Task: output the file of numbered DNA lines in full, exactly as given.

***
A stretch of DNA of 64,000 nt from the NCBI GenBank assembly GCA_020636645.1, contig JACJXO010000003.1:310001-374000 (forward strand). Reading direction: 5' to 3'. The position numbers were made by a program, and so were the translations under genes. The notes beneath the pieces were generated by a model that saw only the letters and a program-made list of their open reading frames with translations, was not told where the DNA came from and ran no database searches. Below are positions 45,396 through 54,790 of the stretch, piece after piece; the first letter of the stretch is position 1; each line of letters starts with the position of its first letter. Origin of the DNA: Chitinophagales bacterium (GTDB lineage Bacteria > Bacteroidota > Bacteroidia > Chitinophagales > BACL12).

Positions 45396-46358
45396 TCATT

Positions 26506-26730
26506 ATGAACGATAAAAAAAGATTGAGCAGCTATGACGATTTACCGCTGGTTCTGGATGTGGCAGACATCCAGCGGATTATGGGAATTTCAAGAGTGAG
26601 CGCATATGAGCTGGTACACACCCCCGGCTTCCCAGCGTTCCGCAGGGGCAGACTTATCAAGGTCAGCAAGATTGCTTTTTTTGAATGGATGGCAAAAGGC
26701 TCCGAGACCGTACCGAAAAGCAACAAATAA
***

A stretch of DNA of 64,000 nt from the NCBI GenBank assembly GCA_020636645.1, contig JACJXO010000003.1:310001-374000 (forward strand). Reading direction: 5' to 3'. The position numbers were made by a program, and so were the translations under genes. The notes beneath the pieces were generated by a model that saw only the letters and a program-made list of their open reading frames with translations, was not told where the DNA came from and ran no database searches. Below are positions 45,396 through 54,790 of the stretch, piece after piece; the first letter of the stretch is position 1; each line of letters starts with the position of its first letter. Origin of the DNA: Chitinophagales bacterium (GTDB lineage Bacteria > Bacteroidota > Bacteroidia > Chitinophagales > BACL12).

Positions 45396-46358
45396 TCATT

Positions 26506-26730
26506 ATGAACGATAAAAAAAGATTGAGCAGCTATGACGATTTACCGCTGGTTCTGGATGTGGCAGACATCCAGCGGATTATGGGAATTTCAAGAGTGAG
26601 CGCATATGAGCTGGTACACACCCCCGGCTTCCCAGCGTTCCGCAGGGGCAGACTTATCAAGGTCAGCAAGATTGCTTTTTTTGAATGGATGGCAAAAGGC
26701 TCCGAGACCGTACCGAAAAGCAACAAATAA